These were two entirely different awards; that for the Index of Performance a relatively simple calculation; that for Index of Thermal Efficiency a far more complicated affair that surely only the French could have come up with. Much perusing has found brief explanatory references in Hodges 1963 book, and Clausinger's from 1982.
The Index of Performance was an annual award that grew out of the Biennial Cup (itself a replacement for the once only awarded Triennial Cup - 1923-25). The IoP was a simple calculation where the distance (D) actually covered by the car was divided by the distance set (presumably!) by the ACO based on engine capacity (D1). Of course, the distance set, I guess was changed every year as performance in cars in general increased.
For the Index of Thermal Efficiency, I am going to have to quote verbatim from Hodges, since it is beyond my ability to put into easier form! Initially, it 'equated speed, weight and fuel consumption as follows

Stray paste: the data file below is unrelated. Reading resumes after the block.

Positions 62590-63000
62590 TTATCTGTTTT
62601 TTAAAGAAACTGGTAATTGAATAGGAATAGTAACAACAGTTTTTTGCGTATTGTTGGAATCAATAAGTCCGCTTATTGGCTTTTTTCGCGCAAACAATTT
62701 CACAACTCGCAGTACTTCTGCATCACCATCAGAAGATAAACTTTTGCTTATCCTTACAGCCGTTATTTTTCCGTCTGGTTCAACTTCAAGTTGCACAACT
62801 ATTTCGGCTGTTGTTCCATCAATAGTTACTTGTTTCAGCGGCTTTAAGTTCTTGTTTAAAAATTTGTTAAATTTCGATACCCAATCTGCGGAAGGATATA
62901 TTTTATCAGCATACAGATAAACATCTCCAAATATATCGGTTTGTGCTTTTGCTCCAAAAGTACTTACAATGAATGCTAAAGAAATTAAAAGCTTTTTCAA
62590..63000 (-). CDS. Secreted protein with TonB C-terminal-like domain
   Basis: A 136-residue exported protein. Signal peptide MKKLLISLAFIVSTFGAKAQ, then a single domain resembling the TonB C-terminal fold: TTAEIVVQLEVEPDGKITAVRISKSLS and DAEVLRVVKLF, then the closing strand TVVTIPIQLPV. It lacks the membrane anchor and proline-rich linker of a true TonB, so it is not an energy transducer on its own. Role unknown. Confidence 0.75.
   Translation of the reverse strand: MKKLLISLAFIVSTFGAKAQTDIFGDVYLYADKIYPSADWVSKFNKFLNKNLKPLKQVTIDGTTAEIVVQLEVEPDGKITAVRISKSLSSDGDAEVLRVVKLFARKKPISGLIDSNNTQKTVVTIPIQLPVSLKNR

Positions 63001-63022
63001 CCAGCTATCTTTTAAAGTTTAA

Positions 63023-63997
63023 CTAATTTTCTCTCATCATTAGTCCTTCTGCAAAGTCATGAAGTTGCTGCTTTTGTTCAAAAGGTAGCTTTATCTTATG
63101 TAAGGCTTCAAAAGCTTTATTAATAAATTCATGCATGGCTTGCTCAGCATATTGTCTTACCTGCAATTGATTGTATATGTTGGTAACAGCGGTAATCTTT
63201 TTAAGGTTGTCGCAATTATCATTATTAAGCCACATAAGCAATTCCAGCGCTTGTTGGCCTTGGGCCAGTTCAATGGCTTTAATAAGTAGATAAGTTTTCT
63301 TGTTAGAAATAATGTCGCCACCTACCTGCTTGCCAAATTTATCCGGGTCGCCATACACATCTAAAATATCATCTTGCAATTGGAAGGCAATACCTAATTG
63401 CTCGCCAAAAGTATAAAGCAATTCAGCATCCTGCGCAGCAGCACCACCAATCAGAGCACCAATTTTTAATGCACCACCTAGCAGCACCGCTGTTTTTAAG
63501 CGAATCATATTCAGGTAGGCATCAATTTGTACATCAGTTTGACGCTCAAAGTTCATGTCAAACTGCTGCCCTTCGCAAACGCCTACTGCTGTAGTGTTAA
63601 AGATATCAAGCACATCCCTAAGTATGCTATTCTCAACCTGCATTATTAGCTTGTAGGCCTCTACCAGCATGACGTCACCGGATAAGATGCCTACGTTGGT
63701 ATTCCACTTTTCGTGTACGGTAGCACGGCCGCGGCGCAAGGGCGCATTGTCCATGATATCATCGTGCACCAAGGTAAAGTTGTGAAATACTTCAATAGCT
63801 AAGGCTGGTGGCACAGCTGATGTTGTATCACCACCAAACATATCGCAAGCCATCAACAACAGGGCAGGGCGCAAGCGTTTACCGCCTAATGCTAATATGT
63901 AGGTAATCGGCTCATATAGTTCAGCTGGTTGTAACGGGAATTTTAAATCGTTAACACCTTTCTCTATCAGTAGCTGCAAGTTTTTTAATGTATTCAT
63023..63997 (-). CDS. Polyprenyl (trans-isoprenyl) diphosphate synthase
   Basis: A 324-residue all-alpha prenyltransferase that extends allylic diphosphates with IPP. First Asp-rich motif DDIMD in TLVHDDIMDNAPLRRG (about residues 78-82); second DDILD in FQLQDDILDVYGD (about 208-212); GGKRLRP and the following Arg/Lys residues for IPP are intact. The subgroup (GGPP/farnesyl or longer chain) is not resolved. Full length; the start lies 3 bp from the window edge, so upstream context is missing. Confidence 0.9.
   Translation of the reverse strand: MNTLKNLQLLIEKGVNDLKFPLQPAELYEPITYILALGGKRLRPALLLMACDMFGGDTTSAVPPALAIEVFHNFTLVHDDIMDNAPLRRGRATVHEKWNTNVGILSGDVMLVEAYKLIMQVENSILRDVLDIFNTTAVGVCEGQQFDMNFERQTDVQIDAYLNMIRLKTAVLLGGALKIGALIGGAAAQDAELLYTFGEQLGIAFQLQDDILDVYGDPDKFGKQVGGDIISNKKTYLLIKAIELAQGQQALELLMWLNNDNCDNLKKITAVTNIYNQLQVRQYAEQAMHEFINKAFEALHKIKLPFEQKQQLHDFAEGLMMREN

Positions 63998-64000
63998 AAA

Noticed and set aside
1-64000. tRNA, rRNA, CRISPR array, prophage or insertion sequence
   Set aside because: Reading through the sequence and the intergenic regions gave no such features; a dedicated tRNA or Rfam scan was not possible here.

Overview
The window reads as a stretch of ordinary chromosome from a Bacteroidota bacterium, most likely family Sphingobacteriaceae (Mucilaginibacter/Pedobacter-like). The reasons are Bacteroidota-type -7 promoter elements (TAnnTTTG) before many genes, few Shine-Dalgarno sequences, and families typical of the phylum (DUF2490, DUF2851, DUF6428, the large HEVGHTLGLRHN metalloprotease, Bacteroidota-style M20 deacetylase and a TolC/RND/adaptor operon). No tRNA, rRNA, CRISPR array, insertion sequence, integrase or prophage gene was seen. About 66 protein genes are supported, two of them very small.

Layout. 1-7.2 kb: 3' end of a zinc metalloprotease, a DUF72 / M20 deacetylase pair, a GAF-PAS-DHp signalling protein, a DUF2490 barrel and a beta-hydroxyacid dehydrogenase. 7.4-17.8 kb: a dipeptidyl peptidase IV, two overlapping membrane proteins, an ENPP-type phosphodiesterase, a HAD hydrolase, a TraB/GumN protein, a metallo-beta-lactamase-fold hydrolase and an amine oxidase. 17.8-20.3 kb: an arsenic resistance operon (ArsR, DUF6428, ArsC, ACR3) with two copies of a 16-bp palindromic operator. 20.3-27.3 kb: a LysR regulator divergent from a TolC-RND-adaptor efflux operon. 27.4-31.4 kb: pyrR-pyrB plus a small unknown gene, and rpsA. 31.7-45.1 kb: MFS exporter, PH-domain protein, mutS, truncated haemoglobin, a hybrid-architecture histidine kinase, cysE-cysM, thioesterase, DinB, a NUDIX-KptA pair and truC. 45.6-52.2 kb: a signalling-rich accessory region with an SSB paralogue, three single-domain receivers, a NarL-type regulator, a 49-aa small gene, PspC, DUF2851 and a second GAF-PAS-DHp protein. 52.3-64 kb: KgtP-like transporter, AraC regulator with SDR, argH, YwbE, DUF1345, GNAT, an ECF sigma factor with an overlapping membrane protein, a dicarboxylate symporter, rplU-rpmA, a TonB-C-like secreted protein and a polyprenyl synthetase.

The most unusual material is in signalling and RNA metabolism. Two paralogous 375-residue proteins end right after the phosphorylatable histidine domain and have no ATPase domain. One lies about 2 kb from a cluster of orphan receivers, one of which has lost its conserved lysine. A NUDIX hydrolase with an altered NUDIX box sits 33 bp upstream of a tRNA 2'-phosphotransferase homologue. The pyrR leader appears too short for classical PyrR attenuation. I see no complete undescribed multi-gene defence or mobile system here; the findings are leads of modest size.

P+200 + V + (V -100) squared + (V-140) cubed
200 16 500 12000
All the above divided by E, where:-
P (Poids) = weight in kilograms with oil, water and spares but no fuel
V = the race average of the car in kph
E = energy in litres of fuel per 100km.
Got that! The formula was then modified in 1961, and then allegedly simplified 1962 and expressed as
where Er = consumption in litres per 100km, and
Em = 1.5 + (P + 1) V cubed
4 x 105
Where P = weight (now including fuel, but not tools) and
V = average speed.
As you can see the format of posting here does not allow me to place the 'divided by' figures directly under the 'divided by' lines (at least, I don't know how to do it) but I'm not sure it would make it much easier to understand, if I could!
Last edited by John Turner; 24 Mar 2008 at 07:40.